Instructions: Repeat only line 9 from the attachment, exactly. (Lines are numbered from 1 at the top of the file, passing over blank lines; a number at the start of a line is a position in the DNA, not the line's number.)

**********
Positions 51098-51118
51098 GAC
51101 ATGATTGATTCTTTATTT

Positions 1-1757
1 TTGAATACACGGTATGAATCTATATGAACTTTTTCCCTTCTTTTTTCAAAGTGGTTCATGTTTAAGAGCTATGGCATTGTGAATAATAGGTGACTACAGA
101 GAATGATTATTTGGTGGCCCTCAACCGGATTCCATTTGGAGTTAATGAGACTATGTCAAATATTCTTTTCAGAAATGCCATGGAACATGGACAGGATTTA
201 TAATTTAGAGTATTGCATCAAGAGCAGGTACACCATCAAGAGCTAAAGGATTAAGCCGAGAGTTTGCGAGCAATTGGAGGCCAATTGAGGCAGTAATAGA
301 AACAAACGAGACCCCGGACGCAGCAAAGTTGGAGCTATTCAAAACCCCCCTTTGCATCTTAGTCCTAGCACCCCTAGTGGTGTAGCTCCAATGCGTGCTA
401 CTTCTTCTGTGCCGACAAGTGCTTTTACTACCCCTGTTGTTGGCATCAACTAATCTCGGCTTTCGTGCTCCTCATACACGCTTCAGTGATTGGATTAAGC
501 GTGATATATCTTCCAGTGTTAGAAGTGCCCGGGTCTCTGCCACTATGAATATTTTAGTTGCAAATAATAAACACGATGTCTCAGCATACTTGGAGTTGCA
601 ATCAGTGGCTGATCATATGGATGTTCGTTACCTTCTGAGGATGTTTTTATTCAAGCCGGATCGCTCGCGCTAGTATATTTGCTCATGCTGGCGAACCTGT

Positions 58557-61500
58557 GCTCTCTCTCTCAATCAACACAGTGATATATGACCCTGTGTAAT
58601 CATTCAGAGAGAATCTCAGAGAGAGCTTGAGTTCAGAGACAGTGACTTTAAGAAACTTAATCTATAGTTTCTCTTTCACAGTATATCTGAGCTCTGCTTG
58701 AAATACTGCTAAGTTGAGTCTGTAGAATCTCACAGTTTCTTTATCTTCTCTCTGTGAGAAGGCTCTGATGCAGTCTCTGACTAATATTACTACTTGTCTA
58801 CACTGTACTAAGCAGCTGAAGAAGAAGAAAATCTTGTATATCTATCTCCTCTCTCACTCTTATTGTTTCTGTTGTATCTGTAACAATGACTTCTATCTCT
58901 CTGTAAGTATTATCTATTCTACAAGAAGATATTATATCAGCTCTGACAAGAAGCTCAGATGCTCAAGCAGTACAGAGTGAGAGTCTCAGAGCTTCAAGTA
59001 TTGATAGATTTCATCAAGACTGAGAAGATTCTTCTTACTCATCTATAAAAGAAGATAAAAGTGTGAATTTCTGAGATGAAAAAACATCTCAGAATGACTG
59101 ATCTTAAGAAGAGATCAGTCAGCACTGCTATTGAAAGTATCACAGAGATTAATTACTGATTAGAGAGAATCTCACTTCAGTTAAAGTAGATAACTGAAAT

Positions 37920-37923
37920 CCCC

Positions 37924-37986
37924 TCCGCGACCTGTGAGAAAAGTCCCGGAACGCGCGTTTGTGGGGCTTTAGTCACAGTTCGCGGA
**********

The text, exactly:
401 CTTCTTCTGTGCCGACAAGTGCTTTTACTACCCCTGTTGTTGGCATCAACTAATCTCGGCTTTCGTGCTCCTCATACACGCTTCAGTGATTGGATTAAGC